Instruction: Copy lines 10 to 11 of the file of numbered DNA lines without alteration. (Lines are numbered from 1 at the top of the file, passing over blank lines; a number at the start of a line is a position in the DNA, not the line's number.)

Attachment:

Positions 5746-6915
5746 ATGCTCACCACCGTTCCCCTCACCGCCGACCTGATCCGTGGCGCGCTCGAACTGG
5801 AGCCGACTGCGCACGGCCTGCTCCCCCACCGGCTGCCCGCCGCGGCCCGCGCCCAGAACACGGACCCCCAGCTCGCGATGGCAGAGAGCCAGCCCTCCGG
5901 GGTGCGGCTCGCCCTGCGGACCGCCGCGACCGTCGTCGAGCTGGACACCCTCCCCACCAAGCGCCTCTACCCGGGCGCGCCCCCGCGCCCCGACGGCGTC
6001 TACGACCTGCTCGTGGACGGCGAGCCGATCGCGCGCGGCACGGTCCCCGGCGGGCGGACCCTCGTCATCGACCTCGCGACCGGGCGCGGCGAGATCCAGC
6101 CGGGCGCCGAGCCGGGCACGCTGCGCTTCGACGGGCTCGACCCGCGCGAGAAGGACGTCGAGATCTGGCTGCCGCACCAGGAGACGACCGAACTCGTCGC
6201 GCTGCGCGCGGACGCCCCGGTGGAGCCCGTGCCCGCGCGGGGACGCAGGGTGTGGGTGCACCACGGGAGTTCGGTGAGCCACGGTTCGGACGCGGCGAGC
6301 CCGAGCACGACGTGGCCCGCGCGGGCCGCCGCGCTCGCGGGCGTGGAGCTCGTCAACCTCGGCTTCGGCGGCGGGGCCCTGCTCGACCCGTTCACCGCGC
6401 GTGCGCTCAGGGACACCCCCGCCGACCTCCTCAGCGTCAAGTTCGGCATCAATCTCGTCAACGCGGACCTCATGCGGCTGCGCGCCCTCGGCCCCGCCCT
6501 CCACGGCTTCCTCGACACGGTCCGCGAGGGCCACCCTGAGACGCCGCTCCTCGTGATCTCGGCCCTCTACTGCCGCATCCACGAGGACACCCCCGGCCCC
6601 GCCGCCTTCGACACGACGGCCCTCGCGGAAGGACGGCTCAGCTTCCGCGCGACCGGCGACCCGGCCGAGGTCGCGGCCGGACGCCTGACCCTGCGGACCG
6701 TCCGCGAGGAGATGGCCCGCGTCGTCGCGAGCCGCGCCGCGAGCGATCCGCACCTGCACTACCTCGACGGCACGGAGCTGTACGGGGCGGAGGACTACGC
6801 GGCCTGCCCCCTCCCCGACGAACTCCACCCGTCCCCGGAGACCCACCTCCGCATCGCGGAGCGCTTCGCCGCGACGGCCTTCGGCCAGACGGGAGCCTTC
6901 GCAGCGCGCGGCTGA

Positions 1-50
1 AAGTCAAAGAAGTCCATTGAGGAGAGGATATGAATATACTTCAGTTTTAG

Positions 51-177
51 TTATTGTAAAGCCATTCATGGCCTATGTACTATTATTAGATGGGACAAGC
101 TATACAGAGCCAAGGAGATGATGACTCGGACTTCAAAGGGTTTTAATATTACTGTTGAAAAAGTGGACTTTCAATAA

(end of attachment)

6501 CCACGGCTTCCTCGACACGGTCCGCGAGGGCCACCCTGAGACGCCGCTCCTCGTGATCTCGGCCCTCTACTGCCGCATCCACGAGGACACCCCCGGCCCC
6601 GCCGCCTTCGACACGACGGCCCTCGCGGAAGGACGGCTCAGCTTCCGCGCGACCGGCGACCCGGCCGAGGTCGCGGCCGGACGCCTGACCCTGCGGACCG